What To Expect From Portugal’s Liga NOS

Portugal’s Liga NOS becomes the latest European top-flight football league to return to action behind closed doors today.

With a thrilling title battle on the cards, places in Europe up for grabs, and stars of the future on display, it’s a must-watch.

Liga NOS will broadcast on free-to-air FreeSports TV, so it’s easy to access, and won’t cost you a penny.

The Sprint for honours

All sides have ten matches remaining, and the fight for the league title is tantalisingly close. Porto lead arch-rivals and defending champions Benfica by a single point. In recent history, the two powerhouses of Portuguese football have claimed the league title in each of the last 17 seasons.

Benfica have hit a purple patch in terms of titles, gaining the upper hand on their fierce rivals by winning five of the last six championships. This season, it is the Dragons who hold the advantage, albeit an incredibly slim one. The two most successful clubs in the country’s history both originate from the two biggest cities, boasting huge fanbases.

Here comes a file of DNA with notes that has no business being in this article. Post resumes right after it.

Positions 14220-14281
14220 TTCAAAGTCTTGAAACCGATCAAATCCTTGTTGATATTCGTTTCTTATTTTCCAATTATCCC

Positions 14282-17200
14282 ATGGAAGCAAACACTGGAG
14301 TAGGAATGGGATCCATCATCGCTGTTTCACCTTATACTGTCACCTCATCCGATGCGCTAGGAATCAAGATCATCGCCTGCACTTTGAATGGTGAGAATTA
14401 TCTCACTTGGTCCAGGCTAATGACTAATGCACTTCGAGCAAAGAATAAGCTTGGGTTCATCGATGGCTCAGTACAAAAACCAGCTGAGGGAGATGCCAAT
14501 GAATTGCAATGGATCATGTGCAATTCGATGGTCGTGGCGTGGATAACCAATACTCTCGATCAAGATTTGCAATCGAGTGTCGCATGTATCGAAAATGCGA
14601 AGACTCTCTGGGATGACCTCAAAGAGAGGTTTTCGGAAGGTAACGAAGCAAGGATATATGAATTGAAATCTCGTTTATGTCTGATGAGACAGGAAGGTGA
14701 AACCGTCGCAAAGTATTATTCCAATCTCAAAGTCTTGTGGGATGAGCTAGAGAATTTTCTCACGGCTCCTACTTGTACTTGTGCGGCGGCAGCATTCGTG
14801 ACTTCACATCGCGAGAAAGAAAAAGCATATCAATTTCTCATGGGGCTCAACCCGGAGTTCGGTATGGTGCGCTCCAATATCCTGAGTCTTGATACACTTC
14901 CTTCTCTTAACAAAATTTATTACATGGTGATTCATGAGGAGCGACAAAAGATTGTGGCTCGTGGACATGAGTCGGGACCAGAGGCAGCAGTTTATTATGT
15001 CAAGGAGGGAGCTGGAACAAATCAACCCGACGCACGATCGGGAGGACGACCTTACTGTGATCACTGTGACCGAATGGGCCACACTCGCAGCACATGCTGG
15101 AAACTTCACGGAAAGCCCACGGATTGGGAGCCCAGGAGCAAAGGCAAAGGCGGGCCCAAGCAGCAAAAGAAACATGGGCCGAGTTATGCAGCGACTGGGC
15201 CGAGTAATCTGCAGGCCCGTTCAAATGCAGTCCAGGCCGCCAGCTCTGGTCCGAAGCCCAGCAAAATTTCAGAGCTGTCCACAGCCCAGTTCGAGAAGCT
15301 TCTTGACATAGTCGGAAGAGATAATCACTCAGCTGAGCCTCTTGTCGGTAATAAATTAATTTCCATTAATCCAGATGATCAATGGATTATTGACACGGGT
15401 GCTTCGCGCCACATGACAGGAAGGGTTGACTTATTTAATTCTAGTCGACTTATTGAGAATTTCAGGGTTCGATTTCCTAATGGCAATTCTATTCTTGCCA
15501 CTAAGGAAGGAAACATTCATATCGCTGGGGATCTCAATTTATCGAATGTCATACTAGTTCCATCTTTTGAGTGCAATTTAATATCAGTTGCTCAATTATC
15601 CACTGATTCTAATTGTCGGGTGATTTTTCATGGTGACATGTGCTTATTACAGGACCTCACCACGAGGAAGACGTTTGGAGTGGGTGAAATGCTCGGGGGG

Intriguingly, Porto and Benfica don’t play each other again this season. The run-in won’t centre around the anticipation of one match; all fixtures will be equally as important.

Porto fans will be buoyant having watched their team prove victorious on both occasions against Benfica. Way back in August, goals from strikers Zé Luís and Moussa Marega, helped silence the majority of fans inside the Estádio da Luz. Benfica failed to capitalise on enjoying more of the ball, producing a lacklustre performance in front of goal. Benfica were unable to register a single shot on target from the four they mustered during the game.

February’s encounter between the two sides was a more exciting end to end spectacle that produced five goals. Sérgio Oliveira put the hosts ahead with an acrobatic effort after ten minutes. Oliveria’s goal was swiftly cancelled out by a Carlos Vinícius tap in; the Brazilian reacting quickest to Agustín Marchesín’s parry to jab home the loose ball.